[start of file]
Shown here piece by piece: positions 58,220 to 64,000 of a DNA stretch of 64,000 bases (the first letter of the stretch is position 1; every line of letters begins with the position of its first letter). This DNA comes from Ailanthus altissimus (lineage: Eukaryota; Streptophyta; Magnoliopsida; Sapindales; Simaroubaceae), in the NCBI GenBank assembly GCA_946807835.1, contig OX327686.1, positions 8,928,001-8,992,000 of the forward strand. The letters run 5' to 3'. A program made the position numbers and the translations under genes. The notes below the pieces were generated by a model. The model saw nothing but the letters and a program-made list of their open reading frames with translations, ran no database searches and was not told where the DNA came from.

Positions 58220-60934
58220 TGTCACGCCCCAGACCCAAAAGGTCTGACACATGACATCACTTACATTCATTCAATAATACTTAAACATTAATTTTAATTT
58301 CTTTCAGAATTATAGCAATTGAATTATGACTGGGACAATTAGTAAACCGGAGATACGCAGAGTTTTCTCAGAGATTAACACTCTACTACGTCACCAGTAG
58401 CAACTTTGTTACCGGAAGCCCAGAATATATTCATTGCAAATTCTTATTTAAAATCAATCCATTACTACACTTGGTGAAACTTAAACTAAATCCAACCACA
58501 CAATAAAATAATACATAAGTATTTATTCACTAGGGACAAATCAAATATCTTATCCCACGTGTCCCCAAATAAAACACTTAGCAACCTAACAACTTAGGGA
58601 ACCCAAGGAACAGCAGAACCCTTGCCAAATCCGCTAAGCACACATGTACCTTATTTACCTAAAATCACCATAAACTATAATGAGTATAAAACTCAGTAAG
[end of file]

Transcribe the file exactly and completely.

Shown here piece by piece: positions 58,220 to 64,000 of a DNA stretch of 64,000 bases (the first letter of the stretch is position 1; every line of letters begins with the position of its first letter). This DNA comes from Ailanthus altissimus (lineage: Eukaryota; Streptophyta; Magnoliopsida; Sapindales; Simaroubaceae), in the NCBI GenBank assembly GCA_946807835.1, contig OX327686.1, positions 8,928,001-8,992,000 of the forward strand. The letters run 5' to 3'. A program made the position numbers and the translations under genes. The notes below the pieces were generated by a model. The model saw nothing but the letters and a program-made list of their open reading frames with translations, ran no database searches and was not told where the DNA came from.

Positions 58220-60934
58220 TGTCACGCCCCAGACCCAAAAGGTCTGACACATGACATCACTTACATTCATTCAATAATACTTAAACATTAATTTTAATTT
58301 CTTTCAGAATTATAGCAATTGAATTATGACTGGGACAATTAGTAAACCGGAGATACGCAGAGTTTTCTCAGAGATTAACACTCTACTACGTCACCAGTAG
58401 CAACTTTGTTACCGGAAGCCCAGAATATATTCATTGCAAATTCTTATTTAAAATCAATCCATTACTACACTTGGTGAAACTTAAACTAAATCCAACCACA
58501 CAATAAAATAATACATAAGTATTTATTCACTAGGGACAAATCAAATATCTTATCCCACGTGTCCCCAAATAAAACACTTAGCAACCTAACAACTTAGGGA
58601 ACCCAAGGAACAGCAGAACCCTTGCCAAATCCGCTAAGCACACATGTACCTTATTTACCTAAAATCACCATAAACTATAATGAGTATAAAACTCAGTAAG